Online Counseling Guide on Suicide Prevention
Suicide is a serious issue that many people prefer not to discuss, but it is something that affects many people at some point in their life. Suicide can be a very difficult thing to understand. If someone you know may be suicidal, it’s important to recognize the signs beforehand so they can get the help and counseling they need. With proper education, everyone can be made more aware of the possible risks for suicide as well as the underlying causes. There are many different reasons someone may want to commit suicide, and in many cases, they can be saved if they get the help they need in time.
While not all signs of being suicidal mean that the person will commit the act, you should be able to recognize potential warnings. People who become withdrawn or depressed may be considering suicide. If you know someone who normally does not drink alcohol or do drugs and they suddenly start, this could be cause for alarm. Other signs include talking about being a burden to others, extreme feelings of guilt or despair, or even mentioning committing suicide to someone else. People who begin to sleep a lot or not at all or those who start giving away their belongings for no apparent reason may also be at risk. If someone you know loves to play sports, for example, and then suddenly loses interest, this is another red flag. Those who completely lose interest in hobbies and friends might be at risk for either depression, suicide, or both.
- Risk Factors and Warnings
- Suicide and Depression: Risks and Warnings
- Warning Signs of Suicide
- Suicidal Warning Signs
- Suicidal Behavior
- Suicide Is Preventable: Know the Signs
- Signs to Look for
- Warning Signs and Risk Factors for Suicide
- American Psychological Association: Suicide Warning Signs
- Teenage Warning Signs
It may not be possible to stop a suicide from occurring in all cases, but there are some things people can do to help prevent it. If you think someone may be at risk for suicide, it’s important that you take them seriously. Talk to an adult you trust, like a parent or teacher, and let them know about your concerns. Addressing the problem directly is a good start to preventing someone from causing harm to themselves. Let the person know you are concerned, and ask them if they’d like to talk to you about their problems. Remember to be open and listen to the person without judgment. Offer your support, and tell them you are happy to help them find counseling or other help. Never act shocked; just let them talk to you about how they’re feeling. If you think the situation has reached an emergency level, it’s important to call for help immediately.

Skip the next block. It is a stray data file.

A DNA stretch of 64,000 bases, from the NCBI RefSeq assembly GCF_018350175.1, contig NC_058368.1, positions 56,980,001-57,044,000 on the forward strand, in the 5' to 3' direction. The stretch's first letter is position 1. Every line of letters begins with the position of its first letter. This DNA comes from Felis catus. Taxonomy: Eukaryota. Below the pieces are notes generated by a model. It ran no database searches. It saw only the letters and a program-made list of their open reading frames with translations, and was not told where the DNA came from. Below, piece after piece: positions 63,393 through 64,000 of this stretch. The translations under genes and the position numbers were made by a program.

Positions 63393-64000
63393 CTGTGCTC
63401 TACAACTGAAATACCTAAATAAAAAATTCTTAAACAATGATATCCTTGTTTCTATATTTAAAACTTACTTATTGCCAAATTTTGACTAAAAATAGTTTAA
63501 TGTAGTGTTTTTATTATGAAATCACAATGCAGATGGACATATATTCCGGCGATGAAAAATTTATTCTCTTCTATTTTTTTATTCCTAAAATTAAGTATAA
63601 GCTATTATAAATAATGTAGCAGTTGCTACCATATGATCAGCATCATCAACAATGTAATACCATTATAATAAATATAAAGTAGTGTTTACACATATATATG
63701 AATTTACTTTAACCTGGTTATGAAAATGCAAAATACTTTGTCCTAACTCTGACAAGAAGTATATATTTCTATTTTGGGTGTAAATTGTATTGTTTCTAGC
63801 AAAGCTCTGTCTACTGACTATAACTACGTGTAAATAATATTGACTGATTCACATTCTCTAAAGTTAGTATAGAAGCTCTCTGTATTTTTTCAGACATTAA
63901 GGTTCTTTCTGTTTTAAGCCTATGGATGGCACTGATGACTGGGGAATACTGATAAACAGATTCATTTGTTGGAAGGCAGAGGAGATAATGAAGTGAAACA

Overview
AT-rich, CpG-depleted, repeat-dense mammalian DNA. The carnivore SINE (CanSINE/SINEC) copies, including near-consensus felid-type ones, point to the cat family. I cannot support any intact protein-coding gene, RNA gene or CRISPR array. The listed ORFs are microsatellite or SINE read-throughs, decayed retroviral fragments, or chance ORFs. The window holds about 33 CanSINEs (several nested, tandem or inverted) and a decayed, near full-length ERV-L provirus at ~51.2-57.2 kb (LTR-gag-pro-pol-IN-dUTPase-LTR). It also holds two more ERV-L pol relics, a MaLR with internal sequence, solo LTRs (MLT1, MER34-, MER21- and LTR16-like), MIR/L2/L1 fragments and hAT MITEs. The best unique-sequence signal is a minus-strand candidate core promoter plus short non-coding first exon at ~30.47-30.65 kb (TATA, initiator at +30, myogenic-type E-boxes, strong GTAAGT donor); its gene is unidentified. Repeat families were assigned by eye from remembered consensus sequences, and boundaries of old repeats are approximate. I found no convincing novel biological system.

- How to Help Someone Who Is Suicidal
- I Need a Lighthouse: Prevention and Help
- Suicide Prevention Video and Tips
- Practical Prevention Tips
- Depression and Suicide Prevention
- Preventing Youth Suicide
- CDC: Preventing Suicide
- Youth Suicide Prevention in the Home (PDF)
- Suicide Prevention for Children Ages 10 to 19
- World Suicide Prevention Day
The most important factor to prevent suicide is to make sure a suicidal person gets the help they need. Toll-free hotlines are available to call if someone feels this way. These hotlines are designed to help people who feel suicidal by letting them talk to someone who understands how they feel and can guide them in the right direction. Professional counseling is another great resource. Counselors are specially trained to deal with people who may be suicidal. There are also treatment facilities available for those who may be at an extreme risk. Sometimes, medication is needed to help people feel OK again. The type of help given often depends on the severity of the situation, certain risk factors, and how long the person has felt this way. No matter what, it’s important that anyone with suicidal thoughts gets help so it can be prevented.
- National Suicide Prevention Lifeline
- Fighting Suicidal Thoughts
- Read This First
- Dealing With Suicidal Thoughts
- Coping Statements for Suicidal Thoughts
- How Can I Cope Right Now?
- Statistics, Treatment, and Therapy
- Overcoming Suicidal Thoughts
- Helping a Friend or Family Member Who Is Suicidal
- What Can I Do to Help?
Awareness and Other Resources
Fortunately, there are plenty of helpful resources available for those who feel suicidal and for those who may know someone who is coping with these thoughts. Whether it is a professional clinic or a simple phone call, knowing how to find these resources is essential to ensure that someone gets the help they need. Suicide awareness plays a big role in preventing it from happening: By recognizing the signs and symptoms, you may be able to save someone’s life. Use the resources available to you if you or someone you know is at risk.
- You Can NOT Be Replaced
- Suicide Prevention Resource Center
- Suicide Hotline: What Happens When You Call?
- Crisis Text Line
- WFU Online Counseling
- Suicide Prevention App
- Suicide in America: The Facts
- Befrienders International
- The Trevor Project
- I’m Alive Hopeline
- The Yellow Ribbon Program
- Online Counseling Degree